The enthusiasm that Cortez author Liesl Ungnade has for the New Mexico backcountry is contagious.
Her new book, “Guide to the New Mexico Mountains,” ignites an urge to head out and climb a peak, explore a river valley, check out a volcano or visit an ancient pueblo in the Land of Enchantment.
The comprehensive guide is in honor of her parents, Dr. Herbert and Paulina Ungnade, who published the first volumes in the 1960s and ’70s.
Her father was an avid mountaineer and scientist at Las Alamos National Laboratory who wrote the first edition in 1965. He died from injuries suffered in a mountain-climbing accident in Colorado a short time later.
Considered the guidebook of its time for New Mexico mountains, Herbert Ungnade’s book was updated by his wife in 1972, and reprinted seven times through 1988.
Liesl Ungnade’s parents passed on their love of the New Mexico’s backcountry, history and natural sciences to her. She spent eight years updating it for the 50th anniversary edition, describing 104 mountain ranges, up from 73 in the previous volume.
“I thought it would be fun to carry on the tradition,” Liesl Ungnade told The Journal. “Along the way, I’ve had the opportunity to revisit the mountains, people and places of my youth.”
There is a misconception that New Mexico lacks mountains, she said.
The revised, 350-page guide puts that to rest. It divides the state into 110 mountain ranges within six regions. It also includes nicely written descriptions maps and photos of hiking trails, peak bagging, rock climbing, ski areas, mountain biking areas, backpacking and mountaineering routes.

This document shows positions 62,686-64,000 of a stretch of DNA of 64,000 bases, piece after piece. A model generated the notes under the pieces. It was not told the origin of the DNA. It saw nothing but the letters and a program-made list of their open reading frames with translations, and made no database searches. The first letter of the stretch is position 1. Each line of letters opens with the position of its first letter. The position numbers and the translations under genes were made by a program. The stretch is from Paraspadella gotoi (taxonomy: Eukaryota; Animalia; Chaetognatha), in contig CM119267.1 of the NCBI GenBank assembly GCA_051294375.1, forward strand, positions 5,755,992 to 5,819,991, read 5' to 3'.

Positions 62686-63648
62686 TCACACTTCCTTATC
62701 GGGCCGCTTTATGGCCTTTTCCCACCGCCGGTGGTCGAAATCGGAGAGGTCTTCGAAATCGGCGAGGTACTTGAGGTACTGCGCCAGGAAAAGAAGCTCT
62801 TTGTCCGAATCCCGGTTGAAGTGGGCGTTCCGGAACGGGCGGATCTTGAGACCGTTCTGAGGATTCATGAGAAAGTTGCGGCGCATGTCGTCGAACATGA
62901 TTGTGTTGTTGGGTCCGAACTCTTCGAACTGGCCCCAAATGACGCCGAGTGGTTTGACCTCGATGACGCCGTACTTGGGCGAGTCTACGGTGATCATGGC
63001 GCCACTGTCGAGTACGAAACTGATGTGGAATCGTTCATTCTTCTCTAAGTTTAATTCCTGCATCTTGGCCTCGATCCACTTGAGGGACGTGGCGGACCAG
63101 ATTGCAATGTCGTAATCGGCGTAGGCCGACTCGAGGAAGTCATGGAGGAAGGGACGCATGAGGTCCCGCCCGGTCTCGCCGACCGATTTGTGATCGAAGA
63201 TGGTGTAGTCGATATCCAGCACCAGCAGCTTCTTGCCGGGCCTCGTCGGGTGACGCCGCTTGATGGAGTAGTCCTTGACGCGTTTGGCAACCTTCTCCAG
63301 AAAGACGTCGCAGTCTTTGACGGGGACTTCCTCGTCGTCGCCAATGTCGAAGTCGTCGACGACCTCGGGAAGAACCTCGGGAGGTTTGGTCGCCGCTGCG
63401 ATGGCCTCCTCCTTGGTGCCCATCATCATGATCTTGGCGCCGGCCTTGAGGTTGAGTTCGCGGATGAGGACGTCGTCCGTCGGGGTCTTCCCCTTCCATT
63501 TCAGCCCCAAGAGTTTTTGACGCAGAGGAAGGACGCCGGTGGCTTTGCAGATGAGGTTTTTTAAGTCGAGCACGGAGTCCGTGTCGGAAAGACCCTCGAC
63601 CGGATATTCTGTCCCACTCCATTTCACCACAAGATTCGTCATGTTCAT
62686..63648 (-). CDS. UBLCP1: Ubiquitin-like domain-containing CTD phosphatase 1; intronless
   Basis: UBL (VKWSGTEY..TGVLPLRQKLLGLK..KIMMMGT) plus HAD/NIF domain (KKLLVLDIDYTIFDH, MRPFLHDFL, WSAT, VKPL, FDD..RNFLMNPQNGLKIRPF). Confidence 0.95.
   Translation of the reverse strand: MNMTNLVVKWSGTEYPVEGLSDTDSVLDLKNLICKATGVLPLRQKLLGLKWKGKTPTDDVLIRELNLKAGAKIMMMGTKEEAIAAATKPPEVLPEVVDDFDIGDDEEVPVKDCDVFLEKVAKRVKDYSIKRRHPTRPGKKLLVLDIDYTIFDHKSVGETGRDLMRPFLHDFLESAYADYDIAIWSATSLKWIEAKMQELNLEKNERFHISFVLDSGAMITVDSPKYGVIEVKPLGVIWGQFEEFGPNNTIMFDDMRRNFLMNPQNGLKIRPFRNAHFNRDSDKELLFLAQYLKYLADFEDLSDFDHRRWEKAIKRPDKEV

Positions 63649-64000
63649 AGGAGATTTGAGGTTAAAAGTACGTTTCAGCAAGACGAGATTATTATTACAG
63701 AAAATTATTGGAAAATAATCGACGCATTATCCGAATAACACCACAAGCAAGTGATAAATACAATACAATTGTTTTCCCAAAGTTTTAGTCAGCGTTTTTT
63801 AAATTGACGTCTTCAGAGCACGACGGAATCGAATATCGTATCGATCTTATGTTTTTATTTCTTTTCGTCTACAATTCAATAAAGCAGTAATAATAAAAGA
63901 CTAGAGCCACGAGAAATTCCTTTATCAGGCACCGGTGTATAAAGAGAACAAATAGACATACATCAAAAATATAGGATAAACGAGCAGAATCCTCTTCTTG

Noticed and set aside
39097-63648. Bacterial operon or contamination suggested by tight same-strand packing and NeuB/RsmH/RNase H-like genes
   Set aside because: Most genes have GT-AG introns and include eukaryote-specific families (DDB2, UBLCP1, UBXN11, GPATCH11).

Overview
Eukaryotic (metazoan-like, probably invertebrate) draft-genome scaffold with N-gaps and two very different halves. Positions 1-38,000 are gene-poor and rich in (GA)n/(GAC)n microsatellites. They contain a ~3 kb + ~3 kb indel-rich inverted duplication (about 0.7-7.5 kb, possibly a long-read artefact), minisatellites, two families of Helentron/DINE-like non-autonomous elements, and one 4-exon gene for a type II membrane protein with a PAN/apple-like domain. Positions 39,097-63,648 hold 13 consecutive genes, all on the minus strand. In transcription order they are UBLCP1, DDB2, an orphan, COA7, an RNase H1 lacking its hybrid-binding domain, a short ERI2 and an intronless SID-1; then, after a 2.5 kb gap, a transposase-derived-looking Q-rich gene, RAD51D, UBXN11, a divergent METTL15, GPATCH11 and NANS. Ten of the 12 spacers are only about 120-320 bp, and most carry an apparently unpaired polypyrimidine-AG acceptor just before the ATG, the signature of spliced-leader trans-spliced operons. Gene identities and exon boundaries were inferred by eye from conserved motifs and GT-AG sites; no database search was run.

“The New Mexico mountains are very accessible and a little more gentle than Colorado, but they can be rugged too,” Liesl Ungnade said.
Also described are the state’s many volcanoes, caves, varied geology, Native American Pueblos and Indian reservations, archaeological sites, monuments, state and national parks, and Spanish historical sites.
“There are stories of buried treasure, Billy the Kid, mining hardships, Spanish Forts and the Santa Fe Trail,” she said.
Liesl Ungnade’s favorite places include the Florida Mountains “that are covered in gold flowers in the spring;” the alpine experience of Wheeler Peak, the highest mountain in New Mexico at 13,161 feet; the wilderness experience of the Gila Mountains; and Santa Fe Baldy, “one my first mountain summits.”
“There is so much to explore,” she said.
While Liesl Ungnade provides the most updated information on trails and routes, she also incorporates her father’s original writings and hand-drawn maps and photos.
The rewrite was an intensely personal journey, Liesl Ungnade said.
“He was such an interesting fellow, the book is a tribute to him and is meant to inspire people to discover New Mexico’s many mountains and parks,” she said.
“The mountains are still a big part of my life. My father taught us to put one foot in front of the other, until we reached a place we could go no higher.”
Her father left 2,500 Kodachrome slides of his mountain travels, and they are showcased at www.nmmountains.com.
There will be a slide show of the images on June 22 at the Cortez Public Library at 6 p.m.
“Guide to New Mexico Mountains, 50th Anniversary Edition” can be purchased at the San Juan Coffee Co., 4 E. Main St. in Cortez.